Much advancement has been made in traditional rigid link robotic systems and recently in another area of robotics known as continuum robotics. Continuum robots are based on biological structures such as tongues, trunks, and tentacles. They are designed to capture the amazing characteristics of these remarkable structures. For example, continuum robot applications in the areas of nuclear, medical, and search and rescue has become increasingly popular because robots with these capabilities can search inside confined spaces much easier than traditional rigid link robots, explore underneath and inside holes, and contort around an object without the shape or size being an obstacle. Just like an elephant can pick up a log with its trunk, a continuum robot can pick up an object by wrapping itself around it.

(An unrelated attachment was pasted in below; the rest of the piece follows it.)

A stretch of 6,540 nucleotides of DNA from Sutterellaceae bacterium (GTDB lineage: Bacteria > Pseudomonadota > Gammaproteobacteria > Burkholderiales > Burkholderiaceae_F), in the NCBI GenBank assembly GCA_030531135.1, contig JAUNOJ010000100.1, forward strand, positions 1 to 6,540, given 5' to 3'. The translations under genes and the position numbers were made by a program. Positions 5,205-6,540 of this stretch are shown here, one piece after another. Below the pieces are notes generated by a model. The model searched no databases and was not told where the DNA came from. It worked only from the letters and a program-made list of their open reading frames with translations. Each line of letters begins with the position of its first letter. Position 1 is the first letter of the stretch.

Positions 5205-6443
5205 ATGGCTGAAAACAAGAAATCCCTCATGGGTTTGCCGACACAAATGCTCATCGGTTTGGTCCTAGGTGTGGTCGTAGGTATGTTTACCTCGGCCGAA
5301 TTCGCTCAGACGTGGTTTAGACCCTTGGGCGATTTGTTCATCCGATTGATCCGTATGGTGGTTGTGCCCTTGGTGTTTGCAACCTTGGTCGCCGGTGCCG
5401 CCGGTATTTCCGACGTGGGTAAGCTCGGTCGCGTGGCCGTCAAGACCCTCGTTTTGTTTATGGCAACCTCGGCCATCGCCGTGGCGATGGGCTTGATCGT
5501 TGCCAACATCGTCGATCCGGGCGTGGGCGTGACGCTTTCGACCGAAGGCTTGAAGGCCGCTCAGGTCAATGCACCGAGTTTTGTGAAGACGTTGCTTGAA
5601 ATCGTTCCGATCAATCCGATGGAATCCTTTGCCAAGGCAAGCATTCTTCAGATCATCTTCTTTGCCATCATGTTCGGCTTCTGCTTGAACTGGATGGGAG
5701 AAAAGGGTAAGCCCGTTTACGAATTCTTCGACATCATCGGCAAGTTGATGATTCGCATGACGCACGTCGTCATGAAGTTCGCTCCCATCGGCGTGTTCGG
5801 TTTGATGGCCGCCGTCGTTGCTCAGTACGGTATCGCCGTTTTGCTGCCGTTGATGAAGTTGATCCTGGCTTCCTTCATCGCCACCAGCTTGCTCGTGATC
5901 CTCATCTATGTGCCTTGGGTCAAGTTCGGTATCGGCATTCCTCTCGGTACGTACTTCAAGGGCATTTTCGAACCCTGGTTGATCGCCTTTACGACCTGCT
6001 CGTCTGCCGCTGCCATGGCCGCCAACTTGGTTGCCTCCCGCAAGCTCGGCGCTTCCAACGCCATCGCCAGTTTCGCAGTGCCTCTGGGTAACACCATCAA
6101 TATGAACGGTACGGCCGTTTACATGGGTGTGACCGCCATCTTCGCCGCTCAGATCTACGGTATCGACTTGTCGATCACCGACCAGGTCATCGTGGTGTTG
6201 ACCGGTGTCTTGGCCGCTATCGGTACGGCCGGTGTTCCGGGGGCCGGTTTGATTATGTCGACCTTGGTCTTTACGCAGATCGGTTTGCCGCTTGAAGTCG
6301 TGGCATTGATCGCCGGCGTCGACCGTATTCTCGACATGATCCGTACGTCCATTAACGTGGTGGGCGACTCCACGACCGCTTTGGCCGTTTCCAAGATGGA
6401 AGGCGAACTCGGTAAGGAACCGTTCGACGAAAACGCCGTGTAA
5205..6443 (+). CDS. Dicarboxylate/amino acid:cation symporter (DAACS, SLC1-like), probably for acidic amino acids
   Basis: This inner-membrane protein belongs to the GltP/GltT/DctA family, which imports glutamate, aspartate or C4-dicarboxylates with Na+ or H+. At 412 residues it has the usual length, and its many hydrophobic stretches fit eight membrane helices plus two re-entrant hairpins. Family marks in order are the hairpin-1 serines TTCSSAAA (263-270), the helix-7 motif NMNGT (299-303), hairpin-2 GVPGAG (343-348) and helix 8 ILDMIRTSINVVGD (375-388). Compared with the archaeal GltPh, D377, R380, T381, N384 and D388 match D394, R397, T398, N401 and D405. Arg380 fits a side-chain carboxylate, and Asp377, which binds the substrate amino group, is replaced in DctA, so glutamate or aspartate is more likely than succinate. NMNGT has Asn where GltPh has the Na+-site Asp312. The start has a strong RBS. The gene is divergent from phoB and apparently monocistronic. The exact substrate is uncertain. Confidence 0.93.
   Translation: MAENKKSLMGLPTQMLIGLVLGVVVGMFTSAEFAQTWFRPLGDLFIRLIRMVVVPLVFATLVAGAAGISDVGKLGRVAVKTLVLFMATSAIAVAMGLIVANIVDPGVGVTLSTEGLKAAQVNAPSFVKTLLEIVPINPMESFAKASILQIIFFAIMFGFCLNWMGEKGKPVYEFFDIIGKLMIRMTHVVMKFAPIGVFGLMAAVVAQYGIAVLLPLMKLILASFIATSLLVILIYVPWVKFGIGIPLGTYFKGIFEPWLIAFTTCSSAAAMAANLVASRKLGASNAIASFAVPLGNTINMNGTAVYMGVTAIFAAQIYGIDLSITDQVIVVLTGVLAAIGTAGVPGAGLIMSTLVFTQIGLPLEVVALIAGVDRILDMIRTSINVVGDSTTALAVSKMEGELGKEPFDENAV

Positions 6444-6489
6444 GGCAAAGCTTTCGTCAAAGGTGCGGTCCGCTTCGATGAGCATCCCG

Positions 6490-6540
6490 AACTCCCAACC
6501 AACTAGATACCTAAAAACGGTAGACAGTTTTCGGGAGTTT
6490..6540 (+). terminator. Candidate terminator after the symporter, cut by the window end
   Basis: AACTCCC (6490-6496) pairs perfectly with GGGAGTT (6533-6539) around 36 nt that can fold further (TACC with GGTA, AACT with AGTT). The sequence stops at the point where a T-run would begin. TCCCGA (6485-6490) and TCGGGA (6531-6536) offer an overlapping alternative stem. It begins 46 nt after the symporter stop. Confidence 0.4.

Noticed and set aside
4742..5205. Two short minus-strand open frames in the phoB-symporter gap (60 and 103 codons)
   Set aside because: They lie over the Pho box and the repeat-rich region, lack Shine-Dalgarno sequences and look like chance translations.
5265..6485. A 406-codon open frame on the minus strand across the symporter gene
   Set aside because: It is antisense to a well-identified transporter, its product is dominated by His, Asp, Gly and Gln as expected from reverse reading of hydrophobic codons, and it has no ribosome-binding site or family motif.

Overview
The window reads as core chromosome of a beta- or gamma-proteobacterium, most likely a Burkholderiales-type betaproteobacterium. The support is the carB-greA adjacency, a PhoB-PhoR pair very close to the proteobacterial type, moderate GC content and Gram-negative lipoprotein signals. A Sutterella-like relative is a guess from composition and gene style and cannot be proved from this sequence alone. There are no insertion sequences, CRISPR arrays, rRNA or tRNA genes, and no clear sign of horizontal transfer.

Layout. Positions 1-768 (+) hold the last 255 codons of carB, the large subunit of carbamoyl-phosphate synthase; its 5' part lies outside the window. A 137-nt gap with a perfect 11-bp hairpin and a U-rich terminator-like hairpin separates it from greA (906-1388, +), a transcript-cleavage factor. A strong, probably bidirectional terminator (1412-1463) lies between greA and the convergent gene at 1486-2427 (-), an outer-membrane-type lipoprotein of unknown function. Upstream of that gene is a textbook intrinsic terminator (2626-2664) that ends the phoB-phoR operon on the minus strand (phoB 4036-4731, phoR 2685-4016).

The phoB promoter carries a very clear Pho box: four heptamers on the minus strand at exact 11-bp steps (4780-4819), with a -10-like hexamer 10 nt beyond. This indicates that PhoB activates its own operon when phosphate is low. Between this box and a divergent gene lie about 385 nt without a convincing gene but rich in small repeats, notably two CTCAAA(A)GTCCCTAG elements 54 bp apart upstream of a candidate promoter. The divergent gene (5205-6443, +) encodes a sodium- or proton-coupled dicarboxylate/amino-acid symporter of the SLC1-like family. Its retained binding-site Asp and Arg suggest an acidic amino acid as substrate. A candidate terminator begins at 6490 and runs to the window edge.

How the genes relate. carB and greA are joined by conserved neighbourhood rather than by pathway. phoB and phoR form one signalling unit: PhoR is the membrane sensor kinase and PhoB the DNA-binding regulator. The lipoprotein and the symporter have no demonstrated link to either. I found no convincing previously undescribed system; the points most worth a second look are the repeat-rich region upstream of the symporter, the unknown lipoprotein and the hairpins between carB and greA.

Unlike traditional rigid link robots, continuum robots are more difficult to model, design, and construct due to their lack of rigidity. Unlike rigid-link robots, their bodies can extend, bend continuously, and in some instances expand. This project presents achievements in the field of continuum robotics in areas of modeling, verification, building and control. According to inherent flexibility of continuum robots and their safe and soft interaction with human anatomy, this type of robots can be useful for Minimally Invasive Surgery (MIS).
A new type of continuum robots introduced by (Nabil Simaan, Russell Taylor et al. 2004) stays at the focus of this study. These new continuum robots have enough dexterity for complex surgical tasks in confined spaces and tracking trajectories.
• Two section continuum robot
• Spatial four degree-of-freedom
• Super elastic NiTi backbones
• Two actuation redundancy
• 9 mm pitch circle with 160 mm length
• High accuracy linear motion (0.0005 mm resolution)